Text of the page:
Ask your institution's Sponsored Research Office (SRO). These organizations are often called by other names like Office of Sponsored Projects (or Programs), the Sponsored Programs Office, or something similar. It's their job to understand the rules and regulations associated with external grant funding for research institutions.
In my experience with NSF (not NIH), the eligibility requirements for institutions and PIs are spelled out in each RFA/RFP. I have frequently seen limits on the number of proposals that a PI or institution can submit, and there are frequent limits on the types of institutions that may submit (e.g. 4-year, degree granting colleges and universities only, etc.), but I have never seen a limit in the RFA/RFP for the qualifications of the PI or co-PI.
My institution, however, does put limits on who may submit. Post docs, as far as I can remember, are not given blanket authorization to submit. They, and even more junior staff, are allowed to submit grant proposals only with an exception as approved by their unit head (dept. chair, center director, etc.) and, I think, the VP for Research's office. These are, in my experience, always granted for post docs.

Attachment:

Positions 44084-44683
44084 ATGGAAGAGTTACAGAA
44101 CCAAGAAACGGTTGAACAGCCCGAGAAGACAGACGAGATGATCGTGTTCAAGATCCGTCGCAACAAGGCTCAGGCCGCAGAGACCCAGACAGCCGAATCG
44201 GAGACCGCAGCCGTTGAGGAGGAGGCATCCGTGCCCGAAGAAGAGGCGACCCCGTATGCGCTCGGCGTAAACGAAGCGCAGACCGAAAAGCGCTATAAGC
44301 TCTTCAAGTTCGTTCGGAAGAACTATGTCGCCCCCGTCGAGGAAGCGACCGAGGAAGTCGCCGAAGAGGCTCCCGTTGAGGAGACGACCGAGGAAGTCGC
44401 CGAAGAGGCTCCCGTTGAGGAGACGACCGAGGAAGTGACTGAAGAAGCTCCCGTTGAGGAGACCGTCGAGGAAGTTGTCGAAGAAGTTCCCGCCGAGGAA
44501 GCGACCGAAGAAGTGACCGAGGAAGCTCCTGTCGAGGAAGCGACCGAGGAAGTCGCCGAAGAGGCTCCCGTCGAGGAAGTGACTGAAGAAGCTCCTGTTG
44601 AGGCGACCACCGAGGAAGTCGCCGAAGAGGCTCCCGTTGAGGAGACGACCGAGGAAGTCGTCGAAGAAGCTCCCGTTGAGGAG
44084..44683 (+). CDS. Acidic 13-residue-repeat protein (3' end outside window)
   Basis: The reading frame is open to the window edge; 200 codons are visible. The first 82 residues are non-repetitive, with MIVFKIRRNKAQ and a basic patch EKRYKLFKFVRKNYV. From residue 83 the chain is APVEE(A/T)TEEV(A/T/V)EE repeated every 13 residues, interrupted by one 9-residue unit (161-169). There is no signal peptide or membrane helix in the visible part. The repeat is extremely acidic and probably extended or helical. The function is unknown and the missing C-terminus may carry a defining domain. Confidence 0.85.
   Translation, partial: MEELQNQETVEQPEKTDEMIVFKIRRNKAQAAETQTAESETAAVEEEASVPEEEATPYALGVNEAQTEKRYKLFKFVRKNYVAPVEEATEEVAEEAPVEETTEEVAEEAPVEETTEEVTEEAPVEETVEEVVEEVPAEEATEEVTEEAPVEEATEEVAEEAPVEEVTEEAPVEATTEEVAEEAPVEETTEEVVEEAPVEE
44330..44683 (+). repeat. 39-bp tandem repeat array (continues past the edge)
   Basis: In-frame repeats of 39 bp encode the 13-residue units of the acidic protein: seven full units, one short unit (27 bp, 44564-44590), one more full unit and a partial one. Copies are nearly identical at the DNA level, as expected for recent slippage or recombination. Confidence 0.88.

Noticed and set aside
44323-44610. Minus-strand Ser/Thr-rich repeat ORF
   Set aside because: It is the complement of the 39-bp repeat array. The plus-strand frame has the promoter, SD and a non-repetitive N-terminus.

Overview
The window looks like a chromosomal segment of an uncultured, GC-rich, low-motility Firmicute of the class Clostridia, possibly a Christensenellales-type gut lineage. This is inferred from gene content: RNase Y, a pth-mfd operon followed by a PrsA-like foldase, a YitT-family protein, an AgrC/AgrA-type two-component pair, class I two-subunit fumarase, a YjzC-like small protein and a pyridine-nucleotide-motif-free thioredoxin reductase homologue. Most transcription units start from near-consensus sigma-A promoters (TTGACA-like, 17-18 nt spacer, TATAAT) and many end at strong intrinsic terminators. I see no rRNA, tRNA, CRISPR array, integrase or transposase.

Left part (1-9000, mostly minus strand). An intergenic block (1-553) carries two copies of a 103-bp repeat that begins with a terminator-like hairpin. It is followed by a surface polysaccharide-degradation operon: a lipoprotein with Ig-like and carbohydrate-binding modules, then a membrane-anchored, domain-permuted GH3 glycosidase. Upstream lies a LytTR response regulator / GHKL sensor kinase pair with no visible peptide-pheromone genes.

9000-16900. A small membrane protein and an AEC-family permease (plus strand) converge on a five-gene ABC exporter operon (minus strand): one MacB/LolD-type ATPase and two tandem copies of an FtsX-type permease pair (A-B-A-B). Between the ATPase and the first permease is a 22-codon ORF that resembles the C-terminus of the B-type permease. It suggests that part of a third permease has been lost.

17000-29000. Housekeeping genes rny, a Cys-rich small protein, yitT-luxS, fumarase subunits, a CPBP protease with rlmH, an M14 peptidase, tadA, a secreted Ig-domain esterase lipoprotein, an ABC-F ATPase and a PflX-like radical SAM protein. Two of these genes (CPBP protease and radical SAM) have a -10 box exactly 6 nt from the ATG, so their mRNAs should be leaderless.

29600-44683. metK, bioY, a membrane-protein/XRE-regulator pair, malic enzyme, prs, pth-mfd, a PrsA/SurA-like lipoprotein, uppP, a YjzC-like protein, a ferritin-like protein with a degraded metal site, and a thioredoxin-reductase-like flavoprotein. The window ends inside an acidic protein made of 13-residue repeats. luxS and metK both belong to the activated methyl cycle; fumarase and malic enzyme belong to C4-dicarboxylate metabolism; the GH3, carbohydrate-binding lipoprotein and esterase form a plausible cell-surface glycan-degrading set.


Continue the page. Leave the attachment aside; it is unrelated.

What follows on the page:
That being said, the proposal preparation guide requires you to describe your qualifications for submitting the research, including prior work, prior grant support, and other relevant material. If you haven't been a co-PI before, a proposal with you as PI probably won't look as strong to the review panel. It's probably best to start as a co-PI with a more senior, experienced researcher as PI. This is true even if you will primarily lead the day to day work of the project.
This is all based on my experience with NSF, but I don't think NIH is much different.